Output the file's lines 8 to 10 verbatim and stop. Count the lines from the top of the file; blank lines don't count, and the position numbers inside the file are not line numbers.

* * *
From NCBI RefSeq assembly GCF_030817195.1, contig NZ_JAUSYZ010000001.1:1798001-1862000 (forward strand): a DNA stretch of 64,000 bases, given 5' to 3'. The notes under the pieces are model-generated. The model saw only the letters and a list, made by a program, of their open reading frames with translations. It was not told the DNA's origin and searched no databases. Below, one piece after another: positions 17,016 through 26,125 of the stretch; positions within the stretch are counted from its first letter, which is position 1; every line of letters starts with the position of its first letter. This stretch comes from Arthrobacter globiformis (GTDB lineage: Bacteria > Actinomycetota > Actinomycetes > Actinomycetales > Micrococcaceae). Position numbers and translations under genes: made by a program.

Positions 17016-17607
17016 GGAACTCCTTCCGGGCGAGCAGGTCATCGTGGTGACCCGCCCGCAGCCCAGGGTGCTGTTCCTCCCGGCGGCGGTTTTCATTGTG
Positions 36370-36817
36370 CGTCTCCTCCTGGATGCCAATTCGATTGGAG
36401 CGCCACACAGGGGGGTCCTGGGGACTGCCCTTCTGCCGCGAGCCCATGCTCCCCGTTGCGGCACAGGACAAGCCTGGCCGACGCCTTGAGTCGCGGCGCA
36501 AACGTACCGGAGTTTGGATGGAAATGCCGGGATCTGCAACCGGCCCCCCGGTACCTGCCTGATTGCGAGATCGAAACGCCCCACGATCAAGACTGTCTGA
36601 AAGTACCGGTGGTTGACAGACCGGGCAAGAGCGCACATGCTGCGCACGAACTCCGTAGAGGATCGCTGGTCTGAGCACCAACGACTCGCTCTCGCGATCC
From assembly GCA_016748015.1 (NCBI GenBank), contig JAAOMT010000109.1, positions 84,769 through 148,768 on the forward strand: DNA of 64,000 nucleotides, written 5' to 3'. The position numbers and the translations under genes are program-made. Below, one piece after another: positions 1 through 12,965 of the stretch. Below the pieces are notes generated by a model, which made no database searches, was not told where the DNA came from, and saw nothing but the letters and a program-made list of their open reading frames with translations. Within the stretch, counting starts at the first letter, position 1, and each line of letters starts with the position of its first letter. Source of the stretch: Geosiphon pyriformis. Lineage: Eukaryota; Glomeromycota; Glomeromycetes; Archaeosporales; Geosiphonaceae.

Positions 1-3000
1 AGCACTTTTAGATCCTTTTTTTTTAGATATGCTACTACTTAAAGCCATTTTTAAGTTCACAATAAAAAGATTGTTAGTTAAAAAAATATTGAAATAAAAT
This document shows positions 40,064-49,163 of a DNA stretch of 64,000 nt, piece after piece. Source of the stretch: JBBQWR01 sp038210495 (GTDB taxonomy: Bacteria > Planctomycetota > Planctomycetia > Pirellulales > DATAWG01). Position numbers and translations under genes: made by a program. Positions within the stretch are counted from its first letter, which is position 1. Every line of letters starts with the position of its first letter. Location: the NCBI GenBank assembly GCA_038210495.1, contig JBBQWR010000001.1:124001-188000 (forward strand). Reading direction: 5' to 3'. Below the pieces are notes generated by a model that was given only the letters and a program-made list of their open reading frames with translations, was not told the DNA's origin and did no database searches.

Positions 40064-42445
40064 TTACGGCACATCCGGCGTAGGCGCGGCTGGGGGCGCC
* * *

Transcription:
36601 AAGTACCGGTGGTTGACAGACCGGGCAAGAGCGCACATGCTGCGCACGAACTCCGTAGAGGATCGCTGGTCTGAGCACCAACGACTCGCTCTCGCGATCC
From assembly GCA_016748015.1 (NCBI GenBank), contig JAAOMT010000109.1, positions 84,769 through 148,768 on the forward strand: DNA of 64,000 nucleotides, written 5' to 3'. The position numbers and the translations under genes are program-made. Below, one piece after another: positions 1 through 12,965 of the stretch. Below the pieces are notes generated by a model, which made no database searches, was not told where the DNA came from, and saw nothing but the letters and a program-made list of their open reading frames with translations. Within the stretch, counting starts at the first letter, position 1, and each line of letters starts with the position of its first letter. Source of the stretch: Geosiphon pyriformis. Lineage: Eukaryota; Glomeromycota; Glomeromycetes; Archaeosporales; Geosiphonaceae.

Positions 1-3000